‘Ivy & Joan’ interview

‘Ivy & Joan’ by Oberon publisher James Hogan recently ended its run at Jermyn Street Theatre. It is his first play since the 80s and 90s, when James stopped writing plays to concentrate on building Oberon Books. In this play themes of love, loss, and disappointed hopes are explored. Caro Moses from ThisWeek London recently caught up with James, hoping to find out more about his inspiration for the plays and his work here at Oberon.

Caro Moses: ‘Ivy’ and ‘Joan’ appear as a double bill. Are the plays linked, or do they stand alone?
James Hogan: They are intricately linked with many parallels; eg, each of the women has lost or never had emotional fulfillment. In visual terms, in each play a broken vessel (the broken heart) is symbolic. In ‘Ivy’ it’s a china tea-cup and saucer, in ‘Joan’ it’s a wine glass which is never filled, and which she sweeps aside in anger and shatters at the end. In each play there is a wedding in the background. In ‘Ivy’ it’s going on in the hotel where she has worked for 40 years. In ‘Joan’ it’s a memory of a wedding procession passing through the Piazza San Marco (Venice).

CM: Can you give us an idea of what they are about? What are the central narratives?
JH: In both plays the basic story is how any of us can face a bleak future without that

Lynne Miller plays Ivy and Joan

Lynne Miller plays Ivy and Joan

special person who would be the love of our lives. Many people carry this sad secret around with them, but they never let on. In ‘Ivy’ it’s a former head waiter in the hotel who disappeared years ago after a one-night stand, but ‘Ivy’ is still convinced that one day he will return and marry her. In ‘Joan’, she discovers that the man she has been married to for decades has never loved her. But there are wider, more worldly themes filtering through… for example, Joan is an amateur painter, she has returned from Venice believing that art is useless as a tool for civilization. In ‘Ivy’, our central character is obsessed, waiting for her lover to return, and the theme is futile hope, which lurks within most of us at some time or other in our lives.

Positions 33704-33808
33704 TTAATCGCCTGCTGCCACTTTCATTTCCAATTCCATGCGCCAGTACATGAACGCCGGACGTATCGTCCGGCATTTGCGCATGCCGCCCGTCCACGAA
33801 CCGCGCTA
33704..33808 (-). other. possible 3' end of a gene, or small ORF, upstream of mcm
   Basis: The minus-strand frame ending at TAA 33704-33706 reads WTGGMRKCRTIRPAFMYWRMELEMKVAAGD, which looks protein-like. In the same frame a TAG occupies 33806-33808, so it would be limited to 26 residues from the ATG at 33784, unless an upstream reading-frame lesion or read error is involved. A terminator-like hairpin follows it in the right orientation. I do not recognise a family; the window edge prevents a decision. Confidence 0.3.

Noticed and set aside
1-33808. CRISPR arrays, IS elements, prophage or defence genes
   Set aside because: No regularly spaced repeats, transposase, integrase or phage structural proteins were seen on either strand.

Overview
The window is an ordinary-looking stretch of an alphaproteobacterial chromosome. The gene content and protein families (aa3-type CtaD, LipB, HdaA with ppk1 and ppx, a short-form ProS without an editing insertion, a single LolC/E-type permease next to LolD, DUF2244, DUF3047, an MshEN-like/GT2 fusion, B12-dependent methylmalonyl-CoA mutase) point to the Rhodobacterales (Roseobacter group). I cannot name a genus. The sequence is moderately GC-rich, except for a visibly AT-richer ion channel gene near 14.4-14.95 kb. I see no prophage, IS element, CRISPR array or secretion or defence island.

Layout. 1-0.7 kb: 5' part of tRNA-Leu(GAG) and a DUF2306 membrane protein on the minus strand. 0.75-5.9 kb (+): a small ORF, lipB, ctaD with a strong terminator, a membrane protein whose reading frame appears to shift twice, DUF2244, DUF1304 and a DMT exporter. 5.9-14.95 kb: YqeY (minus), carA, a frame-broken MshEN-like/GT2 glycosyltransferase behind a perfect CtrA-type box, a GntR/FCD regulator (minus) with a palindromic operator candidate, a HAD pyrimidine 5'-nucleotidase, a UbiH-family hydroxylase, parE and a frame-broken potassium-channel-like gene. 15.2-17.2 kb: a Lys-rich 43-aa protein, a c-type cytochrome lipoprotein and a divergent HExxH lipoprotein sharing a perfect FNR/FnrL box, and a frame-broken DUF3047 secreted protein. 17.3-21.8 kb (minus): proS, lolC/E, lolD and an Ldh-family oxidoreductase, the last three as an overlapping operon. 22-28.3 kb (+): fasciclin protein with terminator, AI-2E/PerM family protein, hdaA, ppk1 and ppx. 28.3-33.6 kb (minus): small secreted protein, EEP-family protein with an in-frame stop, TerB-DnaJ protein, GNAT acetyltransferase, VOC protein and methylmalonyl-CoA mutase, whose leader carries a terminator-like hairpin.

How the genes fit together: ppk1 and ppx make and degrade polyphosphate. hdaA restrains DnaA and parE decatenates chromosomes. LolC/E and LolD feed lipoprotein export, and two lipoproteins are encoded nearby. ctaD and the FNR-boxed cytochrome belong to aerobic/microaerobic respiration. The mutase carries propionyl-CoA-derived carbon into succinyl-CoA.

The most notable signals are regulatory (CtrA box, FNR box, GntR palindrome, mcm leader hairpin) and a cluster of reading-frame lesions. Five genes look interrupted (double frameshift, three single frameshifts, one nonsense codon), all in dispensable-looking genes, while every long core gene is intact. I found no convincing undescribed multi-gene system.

CM: What themes do the plays tackle?
JH: ‘Ivy’: Loyalty, both true and misplaced. The power of lost lovers/partners to dominate our lives.
‘Joan’: We may long for another kind of life, but we only have this one. Most people’s lives fall short of their aspirations and ambitions. How do we cope?
Has the explosion of art in Europe, often sponsored by the church, made a better world? No, because not far away thousands of people are being slaughtered for their beliefs.

CM: What inspired you to write these plays? Where did the ideas for them come from?
JH: For me there’s always a point of departure. This can be a phrase I overhear, or a small incident.
For ‘Joan’ it was my own experience of Venice. I was sitting in the Piazza San Marco enjoying a glass of Chianti in the evening. A mist drifted into the Piazza from the Grand Canal, and through it there appeared a wedding procession led by folk musicians. It passed through the Piazza and disappeared down a narrow lane. Magical.
For ‘Ivy’, it was also my own experience working in a hotel as a student. During my break I listened to an old waitress who lived in the hotel and was obsessed with the delusion that one day her lover would return.

© Nobby Clark

© Nobby Clark